In a Monday speech, Hillary Clinton focused on a trend that millions of Americans know all too intimately: declining incomes.
The Clinton campaign is calling the phenomenon of stagnant wages "the defining economic challenge of our time," and as debates and primaries draw ever closer, it's becoming clear that jump-starting Americans' wages is going to be the defining challenge of the election. Candidates are furiously trying to differentiate themselves on how to deal with unstoppable phenomena.
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The chief executive officer of Nintendo has died. As NPR's Laura Sydell reports, Satoru Iwata was known for his accessibility to fans, and he's being remembered for a playfulness unusual among big company CEOs.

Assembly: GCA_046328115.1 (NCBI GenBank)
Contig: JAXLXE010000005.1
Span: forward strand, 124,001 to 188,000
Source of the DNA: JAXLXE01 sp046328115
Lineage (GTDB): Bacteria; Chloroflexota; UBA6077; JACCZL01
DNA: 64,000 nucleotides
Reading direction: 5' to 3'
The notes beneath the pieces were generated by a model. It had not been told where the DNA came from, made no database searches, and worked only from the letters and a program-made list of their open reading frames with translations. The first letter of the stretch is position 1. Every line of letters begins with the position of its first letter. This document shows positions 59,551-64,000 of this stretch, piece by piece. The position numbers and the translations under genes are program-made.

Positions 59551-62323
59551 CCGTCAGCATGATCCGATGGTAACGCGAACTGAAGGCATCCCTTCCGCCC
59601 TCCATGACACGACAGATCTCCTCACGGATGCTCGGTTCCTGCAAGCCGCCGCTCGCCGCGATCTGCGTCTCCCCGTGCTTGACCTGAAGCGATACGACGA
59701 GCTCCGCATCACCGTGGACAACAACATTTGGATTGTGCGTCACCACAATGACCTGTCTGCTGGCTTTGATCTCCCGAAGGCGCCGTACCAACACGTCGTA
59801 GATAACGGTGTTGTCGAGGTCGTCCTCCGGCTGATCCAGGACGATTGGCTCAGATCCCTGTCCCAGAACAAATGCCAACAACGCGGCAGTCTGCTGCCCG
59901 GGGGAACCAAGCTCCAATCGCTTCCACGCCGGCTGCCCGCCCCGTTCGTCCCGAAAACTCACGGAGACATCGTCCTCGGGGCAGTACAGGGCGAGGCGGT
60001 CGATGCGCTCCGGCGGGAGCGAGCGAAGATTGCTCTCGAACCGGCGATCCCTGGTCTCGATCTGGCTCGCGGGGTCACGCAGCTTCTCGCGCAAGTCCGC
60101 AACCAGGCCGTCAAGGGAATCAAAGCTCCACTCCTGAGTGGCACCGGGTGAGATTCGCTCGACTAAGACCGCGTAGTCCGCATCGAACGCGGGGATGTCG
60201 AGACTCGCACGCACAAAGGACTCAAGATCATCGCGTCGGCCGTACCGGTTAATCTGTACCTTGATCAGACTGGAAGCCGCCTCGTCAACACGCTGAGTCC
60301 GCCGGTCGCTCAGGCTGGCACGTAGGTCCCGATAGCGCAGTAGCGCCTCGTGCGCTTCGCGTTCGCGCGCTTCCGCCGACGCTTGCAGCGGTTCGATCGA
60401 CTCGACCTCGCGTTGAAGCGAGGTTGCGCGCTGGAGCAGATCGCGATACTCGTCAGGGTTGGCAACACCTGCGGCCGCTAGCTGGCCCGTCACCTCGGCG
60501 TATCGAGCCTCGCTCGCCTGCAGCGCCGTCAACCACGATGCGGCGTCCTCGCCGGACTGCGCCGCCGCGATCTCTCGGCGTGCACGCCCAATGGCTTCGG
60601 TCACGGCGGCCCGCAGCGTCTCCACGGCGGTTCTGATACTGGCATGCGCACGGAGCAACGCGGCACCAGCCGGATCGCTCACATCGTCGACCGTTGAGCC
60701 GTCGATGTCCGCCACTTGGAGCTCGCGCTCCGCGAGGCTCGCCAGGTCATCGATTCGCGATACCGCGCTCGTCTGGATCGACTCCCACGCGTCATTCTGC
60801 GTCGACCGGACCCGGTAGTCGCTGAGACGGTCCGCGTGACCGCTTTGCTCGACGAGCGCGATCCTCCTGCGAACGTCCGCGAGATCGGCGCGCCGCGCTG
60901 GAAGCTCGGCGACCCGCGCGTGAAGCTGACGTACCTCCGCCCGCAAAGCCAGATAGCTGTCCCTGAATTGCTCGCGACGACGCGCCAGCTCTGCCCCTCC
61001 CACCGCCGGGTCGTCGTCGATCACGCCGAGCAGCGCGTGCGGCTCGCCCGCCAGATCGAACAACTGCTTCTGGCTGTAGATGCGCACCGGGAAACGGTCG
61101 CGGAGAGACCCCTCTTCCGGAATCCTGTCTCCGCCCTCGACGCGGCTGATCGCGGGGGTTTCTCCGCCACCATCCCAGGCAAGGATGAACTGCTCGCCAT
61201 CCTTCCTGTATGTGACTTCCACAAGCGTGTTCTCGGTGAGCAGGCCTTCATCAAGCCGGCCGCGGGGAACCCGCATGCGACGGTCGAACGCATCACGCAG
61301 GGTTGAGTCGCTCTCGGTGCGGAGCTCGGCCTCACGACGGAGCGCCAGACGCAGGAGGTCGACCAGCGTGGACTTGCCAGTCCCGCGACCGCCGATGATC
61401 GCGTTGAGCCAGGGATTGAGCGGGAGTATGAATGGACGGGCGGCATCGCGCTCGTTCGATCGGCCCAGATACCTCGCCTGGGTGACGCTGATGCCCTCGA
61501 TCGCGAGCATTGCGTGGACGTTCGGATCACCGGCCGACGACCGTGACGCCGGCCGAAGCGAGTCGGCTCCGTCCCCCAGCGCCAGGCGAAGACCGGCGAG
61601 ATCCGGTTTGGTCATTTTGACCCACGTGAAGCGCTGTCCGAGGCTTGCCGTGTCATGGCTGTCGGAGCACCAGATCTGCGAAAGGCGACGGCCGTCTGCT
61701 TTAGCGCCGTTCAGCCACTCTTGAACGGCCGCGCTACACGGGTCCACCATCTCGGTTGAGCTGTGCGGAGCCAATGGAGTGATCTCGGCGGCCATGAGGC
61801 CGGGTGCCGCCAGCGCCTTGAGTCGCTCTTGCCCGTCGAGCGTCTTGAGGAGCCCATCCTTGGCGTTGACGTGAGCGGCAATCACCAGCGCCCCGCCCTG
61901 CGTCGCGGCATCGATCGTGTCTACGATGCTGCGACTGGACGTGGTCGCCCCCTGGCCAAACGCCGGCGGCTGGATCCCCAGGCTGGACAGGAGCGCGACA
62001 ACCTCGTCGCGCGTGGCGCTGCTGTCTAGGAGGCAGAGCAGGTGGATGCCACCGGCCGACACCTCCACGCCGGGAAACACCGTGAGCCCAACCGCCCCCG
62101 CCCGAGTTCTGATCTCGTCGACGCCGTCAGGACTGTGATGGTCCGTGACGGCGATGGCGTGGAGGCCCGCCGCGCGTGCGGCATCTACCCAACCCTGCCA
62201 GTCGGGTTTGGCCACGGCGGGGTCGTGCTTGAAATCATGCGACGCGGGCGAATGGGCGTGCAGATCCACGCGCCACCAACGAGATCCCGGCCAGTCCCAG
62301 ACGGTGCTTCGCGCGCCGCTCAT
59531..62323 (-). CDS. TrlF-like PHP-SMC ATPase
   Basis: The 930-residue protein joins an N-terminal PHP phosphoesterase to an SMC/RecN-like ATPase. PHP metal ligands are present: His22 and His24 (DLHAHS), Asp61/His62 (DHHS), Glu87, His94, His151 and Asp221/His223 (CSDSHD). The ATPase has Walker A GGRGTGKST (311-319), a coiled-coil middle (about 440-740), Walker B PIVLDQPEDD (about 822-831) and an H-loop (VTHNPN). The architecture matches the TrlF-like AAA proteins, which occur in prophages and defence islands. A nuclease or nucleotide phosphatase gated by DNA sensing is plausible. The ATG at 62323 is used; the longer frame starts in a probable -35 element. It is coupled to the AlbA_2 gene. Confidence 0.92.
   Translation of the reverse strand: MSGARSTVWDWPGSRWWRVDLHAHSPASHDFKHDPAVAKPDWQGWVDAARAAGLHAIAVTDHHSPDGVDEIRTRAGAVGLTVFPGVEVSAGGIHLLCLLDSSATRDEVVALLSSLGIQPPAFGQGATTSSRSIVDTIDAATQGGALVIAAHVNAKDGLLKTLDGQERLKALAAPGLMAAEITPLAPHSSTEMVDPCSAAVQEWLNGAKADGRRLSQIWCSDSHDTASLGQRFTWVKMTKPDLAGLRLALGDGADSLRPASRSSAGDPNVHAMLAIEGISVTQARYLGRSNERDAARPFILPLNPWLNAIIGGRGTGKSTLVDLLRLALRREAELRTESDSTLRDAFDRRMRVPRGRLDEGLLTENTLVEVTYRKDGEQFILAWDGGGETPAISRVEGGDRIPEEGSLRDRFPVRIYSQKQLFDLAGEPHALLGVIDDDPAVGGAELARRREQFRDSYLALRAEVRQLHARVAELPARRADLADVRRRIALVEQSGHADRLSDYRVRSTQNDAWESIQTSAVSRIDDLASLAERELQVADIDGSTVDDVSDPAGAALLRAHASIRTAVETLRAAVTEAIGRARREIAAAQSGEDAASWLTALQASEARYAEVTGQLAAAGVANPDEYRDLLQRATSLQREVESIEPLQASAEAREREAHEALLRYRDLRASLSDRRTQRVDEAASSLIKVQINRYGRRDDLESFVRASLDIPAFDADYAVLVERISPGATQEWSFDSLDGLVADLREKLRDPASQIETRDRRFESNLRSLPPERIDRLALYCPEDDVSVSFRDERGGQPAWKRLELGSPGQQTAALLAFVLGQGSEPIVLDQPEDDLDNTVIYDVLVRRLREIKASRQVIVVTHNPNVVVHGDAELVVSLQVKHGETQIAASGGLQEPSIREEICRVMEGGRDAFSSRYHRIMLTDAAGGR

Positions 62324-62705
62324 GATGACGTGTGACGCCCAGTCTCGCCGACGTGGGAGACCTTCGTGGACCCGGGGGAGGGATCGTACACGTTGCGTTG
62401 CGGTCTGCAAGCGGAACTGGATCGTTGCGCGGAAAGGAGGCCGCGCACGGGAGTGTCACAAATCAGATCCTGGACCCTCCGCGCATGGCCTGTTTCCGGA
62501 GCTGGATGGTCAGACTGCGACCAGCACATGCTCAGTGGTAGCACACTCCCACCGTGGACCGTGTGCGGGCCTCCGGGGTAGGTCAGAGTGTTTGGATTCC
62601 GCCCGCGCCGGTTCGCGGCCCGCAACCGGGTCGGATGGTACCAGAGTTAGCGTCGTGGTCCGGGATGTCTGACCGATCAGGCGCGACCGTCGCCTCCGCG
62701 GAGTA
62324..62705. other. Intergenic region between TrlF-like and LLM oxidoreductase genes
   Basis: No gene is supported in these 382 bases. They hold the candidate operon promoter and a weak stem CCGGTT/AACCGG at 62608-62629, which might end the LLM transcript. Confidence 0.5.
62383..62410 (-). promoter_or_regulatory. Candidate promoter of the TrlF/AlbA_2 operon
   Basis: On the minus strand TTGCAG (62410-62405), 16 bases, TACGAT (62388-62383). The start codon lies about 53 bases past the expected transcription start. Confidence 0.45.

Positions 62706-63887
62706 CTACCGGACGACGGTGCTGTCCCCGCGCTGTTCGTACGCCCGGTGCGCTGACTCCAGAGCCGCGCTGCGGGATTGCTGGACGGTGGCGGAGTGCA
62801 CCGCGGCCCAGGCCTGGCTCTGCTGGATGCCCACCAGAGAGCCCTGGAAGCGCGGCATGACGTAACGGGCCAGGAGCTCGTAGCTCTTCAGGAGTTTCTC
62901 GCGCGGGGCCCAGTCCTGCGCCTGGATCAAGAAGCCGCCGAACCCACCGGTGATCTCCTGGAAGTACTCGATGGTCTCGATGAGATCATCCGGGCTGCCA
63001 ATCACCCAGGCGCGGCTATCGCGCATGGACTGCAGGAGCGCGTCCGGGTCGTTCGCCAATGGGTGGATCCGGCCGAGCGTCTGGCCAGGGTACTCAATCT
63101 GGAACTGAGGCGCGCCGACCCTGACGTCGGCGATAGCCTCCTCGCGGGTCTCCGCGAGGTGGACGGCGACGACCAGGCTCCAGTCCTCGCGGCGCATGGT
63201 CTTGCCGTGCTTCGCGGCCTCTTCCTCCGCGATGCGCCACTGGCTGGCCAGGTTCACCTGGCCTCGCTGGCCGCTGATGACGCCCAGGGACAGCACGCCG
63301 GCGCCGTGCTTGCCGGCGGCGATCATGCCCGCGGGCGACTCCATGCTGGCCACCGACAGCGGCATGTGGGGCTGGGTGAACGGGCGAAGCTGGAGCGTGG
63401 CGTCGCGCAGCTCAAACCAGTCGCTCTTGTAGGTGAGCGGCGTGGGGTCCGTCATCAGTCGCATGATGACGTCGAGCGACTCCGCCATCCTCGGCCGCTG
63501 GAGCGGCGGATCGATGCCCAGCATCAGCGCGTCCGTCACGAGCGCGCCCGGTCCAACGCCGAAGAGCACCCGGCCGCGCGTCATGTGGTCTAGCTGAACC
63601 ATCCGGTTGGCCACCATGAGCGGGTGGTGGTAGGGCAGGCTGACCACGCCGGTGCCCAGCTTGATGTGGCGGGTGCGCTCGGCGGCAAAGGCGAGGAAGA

Concerns over the safety of drivers and passengers has prompted Land Rover to issue a recall of more than 65,000 recently made SUVs. The problem stems from keyless entry software that can allow seemingly latched doors to open.
"Some customers have reported that one door has opened while the vehicle was in motion," the company said in an initial report on the flaw in June.
In a news conference early Monday morning, eurozone leaders announced that they would give Greece another bailout — as long as the government of Prime Minister Alexis Tsipras manages to implement a round of austerity measures in the coming days, says European Council President Donald Tusk.
The new deal estimates that Greece will need up to $96 billion in emergency funding in the next three years, Jake Cigainero reports for NPR. Lawmakers in Athens by Wednesday will need to pass pension overhauls and sales-tax increases that voters overwhelmingly rejected in a recent referendum.
Satoru Iwata, the president and CEO of Nintendo for more than a decade, has died at the age of 55.
"Nintendo Co., Ltd. deeply regrets to announce that President Satoru Iwata passed away on July 11, 2015 due to a bile duct growth," the video game company announced Sunday night in a very brief statement.